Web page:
5 Things I Wish I Knew Before Learning React JS

Vault50.com is an independent review guide covering business and educational products and software. This website contains affiliate links and we may be compensated if you make a purchase after clicking these links.

reactjs guide

React is currently the most in-demand JavaScript library in the world. There are now a ton of courses available online for those looking to learn React (see the V50 review of 10 of the best on Udemy right now), and career options are healthy.

And within all that extra time people have had during the Coronavirus lockdowns, the take-up on such courses has been huge.

I for one, took the punt last year and am very happy that I did.

However, there are a few points that would have been good to know before I set off on my React career path.

If you are interested in learning to be a professional React developer, here are 5 things you will need to know before you can make it a reality….

1. Know the core fundamentals of HTML, CSS, and JavaScript

HTML, CSS, and JavaScript are at the core or of nearly everything you see online. As a React developer, you will need to know how to use these.

React utilizes these core structural elements by the fact it allows you to build upon them (to create web-based applications).

Anyone that has managed to build a website and used HTML, CSS, and/or JavaScript will be in a good position when it comes to learning React.

If you haven’t, it may be an idea to either take a beginner course on these languages or jump in and learn by building a small website yourself.

Because React is connected with JavaScript, knowing this will be most beneficial of all.

While most beginners’ React courses will provide elements of Javascript in the course materials, having prior knowledge will make things a lot easier.

JavaScript concepts that will help you as a React Developer?
  • Data structures such as variables, objects, and arrays [e.g working with array data: .map(), .filter(), and .reduce()]
  • Asynchronous JavaScript, HTTP requests with Fetch API, and async/await syntax
  • The DOM: learn to create, select and modify HTML elements
  • Knowledge of latest JavaScript features through ES6/ES7/ES8/ESNext JavaScript.

2. Have an understanding of REST and GraphQL APIs

You will also benefit if you know how to fetch data from both REST and GraphQL APIs.

Because React app is the frontend of a complete application, in the process of creating an app, you will need to know how to fetch data from the backend.

The two main ways of working with data from a backend are REST API and the new GraphQL API.

Understanding how React interacts with these will give you a head start that’s for sure.

3. Be prepared to get your head around the React router

The React router will definitely be taught in your course. Because React does not come with its own router, a third-party library called react-router-dom is used within the framework of the app you make.

Essentially, the react-router-dom is necessary for creating pages in your app. It also allows for the frontend user to navigate through these pages.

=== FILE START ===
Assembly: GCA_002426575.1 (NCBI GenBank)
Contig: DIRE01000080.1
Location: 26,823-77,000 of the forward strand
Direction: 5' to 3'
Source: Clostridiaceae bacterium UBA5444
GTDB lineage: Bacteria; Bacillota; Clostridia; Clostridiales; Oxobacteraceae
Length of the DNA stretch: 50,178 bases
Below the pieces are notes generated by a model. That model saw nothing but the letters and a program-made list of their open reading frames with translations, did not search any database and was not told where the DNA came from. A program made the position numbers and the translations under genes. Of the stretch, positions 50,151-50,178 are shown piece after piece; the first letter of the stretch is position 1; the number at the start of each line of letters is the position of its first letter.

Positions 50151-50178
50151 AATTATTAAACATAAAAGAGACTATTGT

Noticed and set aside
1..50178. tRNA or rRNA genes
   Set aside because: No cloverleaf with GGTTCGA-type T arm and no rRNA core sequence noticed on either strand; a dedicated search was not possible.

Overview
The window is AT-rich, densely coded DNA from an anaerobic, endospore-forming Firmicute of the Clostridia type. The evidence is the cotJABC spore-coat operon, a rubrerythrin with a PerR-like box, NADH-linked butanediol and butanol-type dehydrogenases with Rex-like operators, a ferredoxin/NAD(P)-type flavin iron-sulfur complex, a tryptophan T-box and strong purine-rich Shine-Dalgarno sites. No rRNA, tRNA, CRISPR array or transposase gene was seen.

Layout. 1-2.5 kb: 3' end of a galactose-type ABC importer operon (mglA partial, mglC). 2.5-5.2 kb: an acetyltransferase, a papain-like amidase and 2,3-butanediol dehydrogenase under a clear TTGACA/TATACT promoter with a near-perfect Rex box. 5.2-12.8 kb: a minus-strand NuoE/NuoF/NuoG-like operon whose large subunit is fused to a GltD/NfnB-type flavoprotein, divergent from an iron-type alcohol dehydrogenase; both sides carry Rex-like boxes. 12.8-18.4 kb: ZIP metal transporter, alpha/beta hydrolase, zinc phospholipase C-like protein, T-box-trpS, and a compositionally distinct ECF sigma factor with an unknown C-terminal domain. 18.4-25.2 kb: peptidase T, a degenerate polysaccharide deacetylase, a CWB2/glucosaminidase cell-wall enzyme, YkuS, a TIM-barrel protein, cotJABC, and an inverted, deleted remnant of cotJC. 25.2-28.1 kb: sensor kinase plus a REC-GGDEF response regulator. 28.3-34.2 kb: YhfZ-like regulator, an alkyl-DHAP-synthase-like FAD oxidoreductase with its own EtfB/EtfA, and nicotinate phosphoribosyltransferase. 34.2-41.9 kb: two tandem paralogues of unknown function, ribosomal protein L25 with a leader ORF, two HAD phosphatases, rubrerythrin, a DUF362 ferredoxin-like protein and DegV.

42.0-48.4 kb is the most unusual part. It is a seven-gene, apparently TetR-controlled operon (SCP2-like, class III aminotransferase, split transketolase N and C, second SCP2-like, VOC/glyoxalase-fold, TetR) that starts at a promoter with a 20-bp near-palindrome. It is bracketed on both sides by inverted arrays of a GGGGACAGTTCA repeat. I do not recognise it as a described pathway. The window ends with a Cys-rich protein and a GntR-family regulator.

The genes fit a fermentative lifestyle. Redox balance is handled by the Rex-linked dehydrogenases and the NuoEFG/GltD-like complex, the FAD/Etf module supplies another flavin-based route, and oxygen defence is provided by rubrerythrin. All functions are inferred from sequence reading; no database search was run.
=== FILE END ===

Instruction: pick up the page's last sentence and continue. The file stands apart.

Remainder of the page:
Important features of react-router-dom to learn
  • App routes using  <Route />, <Switch />, and <BrowserRouter />
  • Dynamic routes using path prop and path value using the useParams() hook
  • Navigating users to different pages using the component
  • Redirecting users from protected content using the component

4. Understand state management in React

State management is all about where you locate data and how to work with it, for the app that you are creating.

React Context is what you will use to manage state across the various components of your build. This is built into the React library and gives you the power to pass data without the need for props.

All of this will become clear as you learn, however, as you can see, having knowledge of what they are will put you in good stead.

The useContext() React hook is one of the fundamentals of React Context and you will certainly be introduced to this during your learning.

5. Learn about the components and utility class library

Any React app that you build will need styling so that the frontend is appealing and intuitive to the user.

This can be done using good old CSS, (which I covered in the first point above). However, many developers like to utilize the component library for pre-made styles and reusable elements, (Material UI being commonly used).

Pre-made class names also come in the form of utility class libraries. These feature pre-made classes that can be used to style your elements. The most popular utility class library is Tailwind CSS.

Essentially, all of the above areas will be covered during your journey to becoming a React developer. Having an understanding of them before launching into a course will definitely put you a step ahead.

About V50

The editorial team here at Vault50.com is made up of a number of writers based all over the world. Our interests and experience cover the full range of what we talk about here. Clare Turner is one of our key contributers writing about the home. David Lachance is our resident e-commerce and business guru, if it's anything to do with that, he's your man. Kevin Simpson takes care of the website layout and publishing and also heads up our education section, with in-depth reviews and articles on courses and training. Find out more about all of us here.

0 0 votes
Article Rating
Notify of

Inline Feedbacks
View all comments
Would love your thoughts, please comment.x